• I joined Critters some years back, then got sidelined because I wasn’t producing enough (or something; I don’t remember the rules precisely). I’m still on their mailing list. I should re-address the resource and see if I qualify to join the main fray again. – J.D. Ray Oct 14 '18 at 15:35
5

Join a writing group.

This is much better than using friends because everyone commits to reading what you wrote and commenting on it, because you're doing the same for them. It also makes you actually sit down and write. My group meets about once a month and 3 of us present one month and 3 of us the next month (so we each present every other month).

It may take a while to get a groove with the people in the group but it can help a lot with seeing large structural problems, chapter issues, character issues, etc.

Hiring an editor is also useful (my husband used one for his first large work) because they can help you figure out the market and how to approach things for that (but is less useful if you're not in a specialized market). He found one that only charged in the neighborhood of $300 for hours of work. But she was not his first attempt at hiring one.

But for a novel that isn't in a rare genre, I'd go with the free option: the group. I found mine when someone posted about it on Nextdoor (which is a free online posting place all over the US and maybe in some other countries too).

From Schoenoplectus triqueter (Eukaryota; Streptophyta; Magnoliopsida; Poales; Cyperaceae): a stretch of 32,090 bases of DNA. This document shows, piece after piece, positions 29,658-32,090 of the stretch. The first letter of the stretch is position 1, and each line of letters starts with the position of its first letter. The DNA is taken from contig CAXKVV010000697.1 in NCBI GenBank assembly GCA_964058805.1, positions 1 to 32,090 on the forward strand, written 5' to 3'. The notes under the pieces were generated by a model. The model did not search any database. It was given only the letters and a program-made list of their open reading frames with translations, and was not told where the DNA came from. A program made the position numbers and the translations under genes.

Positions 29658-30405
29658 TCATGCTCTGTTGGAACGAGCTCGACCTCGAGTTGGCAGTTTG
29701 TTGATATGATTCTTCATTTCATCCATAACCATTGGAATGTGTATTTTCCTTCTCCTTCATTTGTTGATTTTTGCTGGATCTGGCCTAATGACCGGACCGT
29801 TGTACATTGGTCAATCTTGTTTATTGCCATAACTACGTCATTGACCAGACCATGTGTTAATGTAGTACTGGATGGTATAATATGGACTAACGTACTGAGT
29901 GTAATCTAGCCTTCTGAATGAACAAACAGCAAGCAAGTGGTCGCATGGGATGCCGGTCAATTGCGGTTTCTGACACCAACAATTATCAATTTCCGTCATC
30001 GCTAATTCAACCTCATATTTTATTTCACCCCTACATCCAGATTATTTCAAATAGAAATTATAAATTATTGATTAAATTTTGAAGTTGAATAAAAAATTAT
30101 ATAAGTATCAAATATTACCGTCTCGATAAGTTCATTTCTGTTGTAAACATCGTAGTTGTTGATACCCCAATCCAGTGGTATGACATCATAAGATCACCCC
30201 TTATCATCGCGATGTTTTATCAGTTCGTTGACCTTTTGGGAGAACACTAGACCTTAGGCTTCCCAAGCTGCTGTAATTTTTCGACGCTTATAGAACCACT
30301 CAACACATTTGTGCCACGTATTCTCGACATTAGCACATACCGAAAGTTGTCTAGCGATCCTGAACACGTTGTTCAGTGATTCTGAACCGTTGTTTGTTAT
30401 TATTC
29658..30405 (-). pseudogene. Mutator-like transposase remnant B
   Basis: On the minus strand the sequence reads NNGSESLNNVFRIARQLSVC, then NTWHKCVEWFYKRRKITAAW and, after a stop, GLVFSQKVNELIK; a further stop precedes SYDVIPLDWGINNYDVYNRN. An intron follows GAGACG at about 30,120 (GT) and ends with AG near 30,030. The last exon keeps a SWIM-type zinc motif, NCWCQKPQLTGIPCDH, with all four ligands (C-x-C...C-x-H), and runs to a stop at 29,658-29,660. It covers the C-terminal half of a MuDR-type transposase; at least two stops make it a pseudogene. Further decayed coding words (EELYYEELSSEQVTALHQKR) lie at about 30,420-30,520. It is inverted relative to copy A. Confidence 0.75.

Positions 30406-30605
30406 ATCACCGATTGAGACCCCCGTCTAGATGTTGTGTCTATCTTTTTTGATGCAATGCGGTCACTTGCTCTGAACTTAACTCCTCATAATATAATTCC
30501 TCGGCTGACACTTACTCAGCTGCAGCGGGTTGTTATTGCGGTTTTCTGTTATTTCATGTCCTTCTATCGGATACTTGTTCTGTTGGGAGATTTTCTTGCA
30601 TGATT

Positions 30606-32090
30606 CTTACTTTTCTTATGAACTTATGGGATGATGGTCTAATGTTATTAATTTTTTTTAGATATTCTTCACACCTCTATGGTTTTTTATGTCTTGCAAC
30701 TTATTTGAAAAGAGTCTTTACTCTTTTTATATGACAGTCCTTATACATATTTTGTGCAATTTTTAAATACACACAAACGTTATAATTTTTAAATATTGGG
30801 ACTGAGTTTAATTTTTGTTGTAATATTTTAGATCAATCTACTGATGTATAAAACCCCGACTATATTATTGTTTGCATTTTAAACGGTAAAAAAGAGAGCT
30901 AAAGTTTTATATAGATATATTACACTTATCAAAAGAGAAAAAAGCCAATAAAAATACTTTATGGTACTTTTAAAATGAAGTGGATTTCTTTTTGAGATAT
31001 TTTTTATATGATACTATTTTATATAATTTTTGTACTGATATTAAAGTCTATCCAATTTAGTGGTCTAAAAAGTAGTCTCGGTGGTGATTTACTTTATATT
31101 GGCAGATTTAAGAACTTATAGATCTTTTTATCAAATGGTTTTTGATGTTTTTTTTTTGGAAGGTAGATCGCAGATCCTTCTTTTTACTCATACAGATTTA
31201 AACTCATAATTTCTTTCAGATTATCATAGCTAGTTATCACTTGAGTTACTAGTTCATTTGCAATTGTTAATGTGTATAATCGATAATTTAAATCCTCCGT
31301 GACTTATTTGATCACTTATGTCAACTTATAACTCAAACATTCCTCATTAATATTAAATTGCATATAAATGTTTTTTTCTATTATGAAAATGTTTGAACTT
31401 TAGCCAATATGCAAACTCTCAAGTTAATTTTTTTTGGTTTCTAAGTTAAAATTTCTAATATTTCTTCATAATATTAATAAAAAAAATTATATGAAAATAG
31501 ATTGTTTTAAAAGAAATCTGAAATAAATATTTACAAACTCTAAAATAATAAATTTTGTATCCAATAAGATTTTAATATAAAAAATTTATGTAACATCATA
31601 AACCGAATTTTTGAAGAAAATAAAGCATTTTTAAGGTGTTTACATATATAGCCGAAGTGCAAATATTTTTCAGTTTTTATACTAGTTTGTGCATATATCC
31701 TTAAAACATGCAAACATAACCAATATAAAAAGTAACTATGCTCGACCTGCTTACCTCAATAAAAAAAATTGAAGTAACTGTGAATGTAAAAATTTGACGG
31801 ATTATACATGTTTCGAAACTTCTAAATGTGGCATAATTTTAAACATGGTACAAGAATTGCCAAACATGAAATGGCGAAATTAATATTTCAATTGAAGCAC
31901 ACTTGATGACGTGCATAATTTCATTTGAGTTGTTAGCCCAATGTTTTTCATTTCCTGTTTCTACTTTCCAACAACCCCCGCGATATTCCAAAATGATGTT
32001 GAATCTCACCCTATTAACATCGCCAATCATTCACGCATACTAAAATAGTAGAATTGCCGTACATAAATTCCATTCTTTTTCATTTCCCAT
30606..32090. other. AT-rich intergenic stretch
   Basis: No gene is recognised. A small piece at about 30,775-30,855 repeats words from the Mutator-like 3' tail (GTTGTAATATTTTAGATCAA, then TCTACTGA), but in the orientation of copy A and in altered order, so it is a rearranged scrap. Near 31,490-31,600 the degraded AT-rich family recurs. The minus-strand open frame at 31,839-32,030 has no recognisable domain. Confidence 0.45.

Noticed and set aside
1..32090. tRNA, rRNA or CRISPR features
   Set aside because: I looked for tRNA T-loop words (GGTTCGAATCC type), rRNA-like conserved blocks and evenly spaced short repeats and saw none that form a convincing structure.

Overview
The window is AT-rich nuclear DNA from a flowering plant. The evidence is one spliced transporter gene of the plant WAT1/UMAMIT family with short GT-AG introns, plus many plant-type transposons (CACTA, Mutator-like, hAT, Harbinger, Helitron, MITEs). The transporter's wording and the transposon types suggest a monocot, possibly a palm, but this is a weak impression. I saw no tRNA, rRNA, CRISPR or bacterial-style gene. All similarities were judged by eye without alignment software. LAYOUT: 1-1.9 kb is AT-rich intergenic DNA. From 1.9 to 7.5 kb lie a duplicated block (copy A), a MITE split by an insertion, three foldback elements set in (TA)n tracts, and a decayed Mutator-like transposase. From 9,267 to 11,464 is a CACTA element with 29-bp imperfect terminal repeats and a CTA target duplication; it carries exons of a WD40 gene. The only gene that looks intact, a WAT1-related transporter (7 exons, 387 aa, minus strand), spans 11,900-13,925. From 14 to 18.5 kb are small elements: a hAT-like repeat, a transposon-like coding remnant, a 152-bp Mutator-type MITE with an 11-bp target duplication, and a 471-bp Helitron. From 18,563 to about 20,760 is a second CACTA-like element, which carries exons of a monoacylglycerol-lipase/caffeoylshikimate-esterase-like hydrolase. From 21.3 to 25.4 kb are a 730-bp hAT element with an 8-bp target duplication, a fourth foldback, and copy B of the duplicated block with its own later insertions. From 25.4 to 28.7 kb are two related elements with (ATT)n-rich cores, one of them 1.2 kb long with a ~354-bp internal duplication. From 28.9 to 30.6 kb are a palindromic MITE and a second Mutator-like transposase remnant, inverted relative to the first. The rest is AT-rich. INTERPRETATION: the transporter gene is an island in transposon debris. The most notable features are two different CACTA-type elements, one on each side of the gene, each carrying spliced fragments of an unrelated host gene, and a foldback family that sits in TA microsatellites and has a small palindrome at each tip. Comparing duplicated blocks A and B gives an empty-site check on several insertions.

1

A professional editor for your entire novel will run you in the range of 500-2000 dollars. There are levels of editorial assistance from developmental to line/grammar. I'm not aware of any free editing services as you describe because it takes hours to get through another person's manuscript.

(However, some editors will give a ten page sample edit for free, if you are looking around to hire an editor (as I am.) These sample edits pick up on blind spots that may not have come to your attention through amateur feedback. One such piece of feedback that I received was that my setting details were only pulled in when they were convenient to the characters, but that such details would also be inconvenient to the characters. I had been so busy focusing on the characters and their goals that I lost sight of the settings and 'actions' around them that would impact their arcs (except when it was convenient!))